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Resilient economy?

Posted by lenolea on February 2, 2009

After Intel, the world’s biggest computer chip maker, announced plans to close its testing facility in the Philippines, the Arroyo government could no longer hide the impact of the global economic crisis to the Philippines.

Labor Secretary Marianito Roque said that up to 60,000 jobs could be lost in the country’s key electronics sector.

In October last year, Mrs. Gloria Macapagal Arroyo even boasted that the Philippine economy is more resilient than it ever has been. She said economic reforms would enable the Philippine economy to weather the current storm.

Data gathered by independent think-tank Ibon Foundation tell otherwise. The Philippine economy is ever dependent on the US economy, now hit by recession.

Twenty percent of foreign investments are from the U.S., mostly in manufacturing, business process outsourcing (BPOs) and financial services.

Twenty-five percent of agricultural exports go to the U.S. Twenty percent of other Philippine exports also go to the U.S.

Another 44 percent of exports go to third markets (Japan, Hong Kong, South Korea, Malaysia, Thailand, Taiwan), which are intra-transnational corporations’ trade. These exports also end up in American market.

It follows that job losses in economic processing zones (EPZs) not only in electronics but also in garments can be expected.

What about the dollar remittances from our overseas Filipino workers (OFWs)? For the longest time, our OFWs keep our economy afloat. In 2007, Filipino migrant workers and immigrants sent remittances amounting to US$14.45 billion. The Bangko Sentral ng Pilipinas (BSP) predicted yearend remittances for 2008 to hit more than US$16 billion.

Unfortunately, our OFWs are also vulnerable to the global economic crisis.

Thirty-two percent of 8.2 million overseas Filipinos are in the US. At least 52 percent of remittances are from or via the US. Current unemployment rate in the US is 7.2 percent, the highest since 2006.

How many OFWs in the US have so far lost their jobs? The Philippine government does not divulge. It probably does not know.

Our OFWs in Taiwan were the first to be hit by the crisis. According to the Philippine Overseas Employment Agency (POEA), close to 400 OFWs have been retrenched from the export and manufacturing companies in Taiwan as of November last year.

An independent estimate by Migrante International reveals that as of December 5, the total number of OFWs who were laid off in Taiwan has already reached 1,401 from 24 companies.

Labor Minister Jennifer Wang of the Council for Labor Affairs of Taiwan announced that 3,000 more OFWs are expected to be retrenched by the end of 2008 and more than 11,000 more by this year.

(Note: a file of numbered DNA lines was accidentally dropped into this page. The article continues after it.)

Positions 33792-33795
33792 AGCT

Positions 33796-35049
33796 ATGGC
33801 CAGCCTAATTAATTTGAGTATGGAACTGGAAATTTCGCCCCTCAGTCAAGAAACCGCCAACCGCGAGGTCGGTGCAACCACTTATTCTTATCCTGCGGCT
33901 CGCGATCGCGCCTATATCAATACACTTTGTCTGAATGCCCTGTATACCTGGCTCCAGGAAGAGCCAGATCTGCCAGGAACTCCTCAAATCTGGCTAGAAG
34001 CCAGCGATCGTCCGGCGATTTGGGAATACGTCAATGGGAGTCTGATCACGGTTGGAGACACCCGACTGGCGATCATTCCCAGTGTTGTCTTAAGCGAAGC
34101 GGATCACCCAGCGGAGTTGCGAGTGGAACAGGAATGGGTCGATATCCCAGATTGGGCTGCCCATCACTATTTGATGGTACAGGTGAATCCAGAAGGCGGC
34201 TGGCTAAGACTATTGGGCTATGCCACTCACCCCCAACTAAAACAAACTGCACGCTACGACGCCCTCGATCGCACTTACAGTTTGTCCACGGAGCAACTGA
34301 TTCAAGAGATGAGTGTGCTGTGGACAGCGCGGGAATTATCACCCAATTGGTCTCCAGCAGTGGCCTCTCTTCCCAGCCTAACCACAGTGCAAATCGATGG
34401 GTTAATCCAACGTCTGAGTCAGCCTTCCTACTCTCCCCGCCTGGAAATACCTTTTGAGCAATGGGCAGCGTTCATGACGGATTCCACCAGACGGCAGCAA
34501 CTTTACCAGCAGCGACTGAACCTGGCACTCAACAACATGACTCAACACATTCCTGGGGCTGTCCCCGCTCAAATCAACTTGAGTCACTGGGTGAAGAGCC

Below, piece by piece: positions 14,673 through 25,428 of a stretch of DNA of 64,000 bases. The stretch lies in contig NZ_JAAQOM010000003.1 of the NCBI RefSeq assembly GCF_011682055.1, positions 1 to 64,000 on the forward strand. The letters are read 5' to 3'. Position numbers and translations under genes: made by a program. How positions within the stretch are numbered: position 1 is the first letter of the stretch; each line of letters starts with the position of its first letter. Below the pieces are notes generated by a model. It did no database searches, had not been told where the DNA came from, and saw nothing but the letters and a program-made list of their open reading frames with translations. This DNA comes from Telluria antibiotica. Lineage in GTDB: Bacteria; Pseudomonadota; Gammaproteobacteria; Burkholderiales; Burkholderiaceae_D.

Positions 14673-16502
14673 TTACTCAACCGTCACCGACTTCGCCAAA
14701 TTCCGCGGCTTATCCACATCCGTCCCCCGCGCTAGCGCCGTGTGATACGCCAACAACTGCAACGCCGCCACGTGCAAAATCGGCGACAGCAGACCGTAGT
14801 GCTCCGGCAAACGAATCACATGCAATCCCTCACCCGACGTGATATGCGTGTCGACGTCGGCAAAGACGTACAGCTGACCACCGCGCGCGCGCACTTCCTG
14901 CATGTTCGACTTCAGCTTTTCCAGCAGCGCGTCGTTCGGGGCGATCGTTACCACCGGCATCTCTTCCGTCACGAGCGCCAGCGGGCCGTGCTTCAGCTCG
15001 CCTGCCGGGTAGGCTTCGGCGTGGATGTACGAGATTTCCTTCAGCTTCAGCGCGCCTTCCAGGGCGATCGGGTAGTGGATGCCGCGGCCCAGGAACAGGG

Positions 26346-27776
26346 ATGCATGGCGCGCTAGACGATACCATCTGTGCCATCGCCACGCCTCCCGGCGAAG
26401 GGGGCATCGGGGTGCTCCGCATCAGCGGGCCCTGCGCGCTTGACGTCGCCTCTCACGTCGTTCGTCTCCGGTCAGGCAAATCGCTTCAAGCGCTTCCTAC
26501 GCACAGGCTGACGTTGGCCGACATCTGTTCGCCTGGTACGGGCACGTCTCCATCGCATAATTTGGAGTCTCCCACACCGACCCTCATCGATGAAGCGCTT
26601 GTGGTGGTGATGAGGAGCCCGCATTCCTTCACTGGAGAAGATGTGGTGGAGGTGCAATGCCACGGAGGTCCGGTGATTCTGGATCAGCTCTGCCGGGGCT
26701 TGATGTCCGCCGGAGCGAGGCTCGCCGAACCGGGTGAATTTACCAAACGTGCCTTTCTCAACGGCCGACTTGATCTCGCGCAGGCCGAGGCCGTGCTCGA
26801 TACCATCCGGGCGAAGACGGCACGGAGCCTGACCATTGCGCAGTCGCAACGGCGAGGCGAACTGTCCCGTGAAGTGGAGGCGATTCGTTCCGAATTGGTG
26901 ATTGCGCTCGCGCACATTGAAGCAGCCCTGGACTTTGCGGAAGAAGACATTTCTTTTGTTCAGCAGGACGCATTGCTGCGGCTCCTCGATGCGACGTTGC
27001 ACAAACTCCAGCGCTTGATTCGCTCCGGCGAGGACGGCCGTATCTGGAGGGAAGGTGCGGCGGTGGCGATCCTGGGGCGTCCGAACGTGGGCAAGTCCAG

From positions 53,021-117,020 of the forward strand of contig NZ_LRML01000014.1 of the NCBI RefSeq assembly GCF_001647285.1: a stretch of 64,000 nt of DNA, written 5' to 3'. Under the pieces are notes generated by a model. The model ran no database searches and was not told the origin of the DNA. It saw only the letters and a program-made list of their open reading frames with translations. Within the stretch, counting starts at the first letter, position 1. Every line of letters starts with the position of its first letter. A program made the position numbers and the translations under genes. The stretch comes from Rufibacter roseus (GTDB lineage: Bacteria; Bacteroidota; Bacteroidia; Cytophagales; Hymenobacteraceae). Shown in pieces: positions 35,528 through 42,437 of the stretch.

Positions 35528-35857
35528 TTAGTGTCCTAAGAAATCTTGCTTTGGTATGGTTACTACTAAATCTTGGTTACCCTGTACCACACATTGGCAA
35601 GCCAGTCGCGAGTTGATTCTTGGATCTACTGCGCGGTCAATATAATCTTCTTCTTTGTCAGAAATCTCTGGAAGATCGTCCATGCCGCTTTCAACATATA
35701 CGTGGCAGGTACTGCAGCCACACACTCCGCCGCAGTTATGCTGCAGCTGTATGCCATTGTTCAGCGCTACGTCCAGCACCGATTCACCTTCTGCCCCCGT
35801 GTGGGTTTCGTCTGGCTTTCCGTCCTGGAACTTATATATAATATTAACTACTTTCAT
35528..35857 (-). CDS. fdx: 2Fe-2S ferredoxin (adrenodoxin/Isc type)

How does the Arroyo government deal with the crisis?

Mrs. Arroyo announced the allocation of P330 billion for economic stimulus package. “The plan aims to upgrade infrastructure, expand social protection, and ensure sustainable growth in the midst of the global economic crisis,” she said.

However, the jobs to be created from the fund are short-term. Among these include hiring of more street sweepers, construction of village pharmacies, road maintenance projects, repair of hospitals, utility services for public schools, irrigation projects, etc.

Undeterred by retrenchments of OFWs, Mrs. Arroyo issued Administrative Order 247, instructing the POEA to identify countries that are “aggressively recruiting foreign workers and which are natural deployment sites for OFWs.”

The government’s intensification of the labor export policy is tantamount to admitting it cannot provide quality jobs for Filipinos here.

Social protection? The Arroyo government’s idea of social protection is almsgiving. Malacañang announced that the stimulus package will also cover a P10-billion subsidy to 640,000 poor families nationwide. The target beneficiaries comprise less than four percent of the country’s poor as the 2006 Family Income and Expenditures Survey reveal that 8.7 million families have income of less than P8,300 per month.

It’s another thing if such funds will ever reach the poor.

Moreover, the recently approved national budget is telling. The Arroyo government has allotted P252.55 billion for interest payments of debt. Compare this to the P158. 21 billion for education, P27.88 billion for health and P10.62 billion for social welfare and development.

Until now, Mrs. Arroyo and her managers refuse to admit the extent of the crisis. Doing so would unmask that there are no such things as “sound fundamentals” that make the country “resilient” from the crisis.

In reality, our export-oriented, import-dependent economy is ever in crisis. As long as we have leaders who only think of how they could steal more money from public coffers, as long as we remain tangled in foreign interests, as long as we do not develop our own agriculture and industries, we will never get rid of unemployment, poverty and hunger.

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